Nothing can stop the spendthrift American

Paul Krugman says now is not the time to encourage prudence. But we'll spend even more if the economy improves

By Andrew Leonard

Published May 3, 2010 4:41PM (EDT)

More confirmation that Americans are emerging from their financial crisis-induced shell-shock arrived Monday in the form of the Bureau of Economic Analysis' report on personal income and spending for March.

Spending rose 0.6 percent, but income rose only 0.3 percent. For the third straight month consumer spending rose faster than income. Not uncoincidentally, the personal savings rate has declined to the lowest point in 18 months.

Those who have been warning that this trajectory is unsustainable did so again. Paul Krugman even chimed in, agreeing that "this can't go on. American households have to bring their debt levels down."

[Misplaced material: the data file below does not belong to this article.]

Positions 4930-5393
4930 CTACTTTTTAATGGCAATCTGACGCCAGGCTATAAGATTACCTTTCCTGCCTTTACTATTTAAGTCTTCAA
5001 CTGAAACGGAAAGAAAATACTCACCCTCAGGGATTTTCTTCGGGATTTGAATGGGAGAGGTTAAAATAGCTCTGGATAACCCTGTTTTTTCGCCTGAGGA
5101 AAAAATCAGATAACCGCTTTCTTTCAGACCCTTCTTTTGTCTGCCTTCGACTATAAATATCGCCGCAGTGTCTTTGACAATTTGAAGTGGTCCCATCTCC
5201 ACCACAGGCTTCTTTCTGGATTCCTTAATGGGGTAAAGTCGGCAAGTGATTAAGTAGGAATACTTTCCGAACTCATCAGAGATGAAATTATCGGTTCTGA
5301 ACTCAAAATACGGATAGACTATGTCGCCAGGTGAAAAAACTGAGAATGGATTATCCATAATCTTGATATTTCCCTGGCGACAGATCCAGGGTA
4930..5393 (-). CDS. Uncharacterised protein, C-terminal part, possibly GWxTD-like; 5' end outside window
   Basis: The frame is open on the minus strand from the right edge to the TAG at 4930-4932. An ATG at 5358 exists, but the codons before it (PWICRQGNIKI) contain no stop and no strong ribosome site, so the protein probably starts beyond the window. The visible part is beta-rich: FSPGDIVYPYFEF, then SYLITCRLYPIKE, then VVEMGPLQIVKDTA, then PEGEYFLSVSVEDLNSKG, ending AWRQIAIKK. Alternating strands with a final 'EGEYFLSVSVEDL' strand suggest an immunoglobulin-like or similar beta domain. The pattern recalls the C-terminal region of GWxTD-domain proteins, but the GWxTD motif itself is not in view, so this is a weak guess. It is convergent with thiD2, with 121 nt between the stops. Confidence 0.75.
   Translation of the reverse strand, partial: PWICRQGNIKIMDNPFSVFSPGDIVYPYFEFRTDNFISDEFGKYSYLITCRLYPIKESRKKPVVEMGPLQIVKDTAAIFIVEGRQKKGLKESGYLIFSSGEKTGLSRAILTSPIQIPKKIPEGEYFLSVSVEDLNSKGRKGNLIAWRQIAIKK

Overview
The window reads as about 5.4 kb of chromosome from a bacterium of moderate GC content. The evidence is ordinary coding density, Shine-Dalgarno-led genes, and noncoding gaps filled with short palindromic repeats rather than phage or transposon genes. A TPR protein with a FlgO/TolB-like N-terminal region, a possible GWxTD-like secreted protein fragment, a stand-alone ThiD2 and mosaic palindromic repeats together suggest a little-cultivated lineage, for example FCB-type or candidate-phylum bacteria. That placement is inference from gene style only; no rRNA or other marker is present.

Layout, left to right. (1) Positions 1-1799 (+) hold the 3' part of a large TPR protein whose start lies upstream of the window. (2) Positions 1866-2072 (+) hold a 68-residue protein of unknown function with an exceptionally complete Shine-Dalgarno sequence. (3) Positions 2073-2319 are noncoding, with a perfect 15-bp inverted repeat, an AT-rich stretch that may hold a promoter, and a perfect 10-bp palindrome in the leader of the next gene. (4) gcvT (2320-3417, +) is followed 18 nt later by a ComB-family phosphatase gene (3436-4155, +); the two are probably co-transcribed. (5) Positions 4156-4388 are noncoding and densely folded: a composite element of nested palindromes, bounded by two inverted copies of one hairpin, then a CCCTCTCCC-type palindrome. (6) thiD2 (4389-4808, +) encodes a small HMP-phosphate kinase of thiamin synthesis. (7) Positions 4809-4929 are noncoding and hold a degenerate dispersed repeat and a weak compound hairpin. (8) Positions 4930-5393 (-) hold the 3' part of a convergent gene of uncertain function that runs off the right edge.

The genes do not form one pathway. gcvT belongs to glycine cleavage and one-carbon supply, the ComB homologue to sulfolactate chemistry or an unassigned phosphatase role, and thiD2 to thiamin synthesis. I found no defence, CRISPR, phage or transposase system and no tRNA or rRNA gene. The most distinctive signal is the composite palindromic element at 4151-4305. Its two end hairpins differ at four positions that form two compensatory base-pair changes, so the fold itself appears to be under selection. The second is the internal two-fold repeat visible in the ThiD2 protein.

But then Krugman observed that we are still caught in a liquidity trap characterized by the "paradox of thrift." If we were all prudently saving, the entire economy would tank. So ...

So my wish is that we be made chaste, continent, and thrifty -- but not yet.

There's just one problem with this formulation. Krugman is hoping that imprudent, unthrifty spenders help get the economy on a firm footing. But what happens when that happy day is achieved? Once unemployment starts falling and wages rising, why would Americans have any incentive to start saving for a rainy day again? The better the economy gets, the more we'll spend, and continue to exacerbate the unsustainability of our lifestyle.

Andrew Leonard

Andrew Leonard is a staff writer at Salon. On Twitter, @koxinga21.

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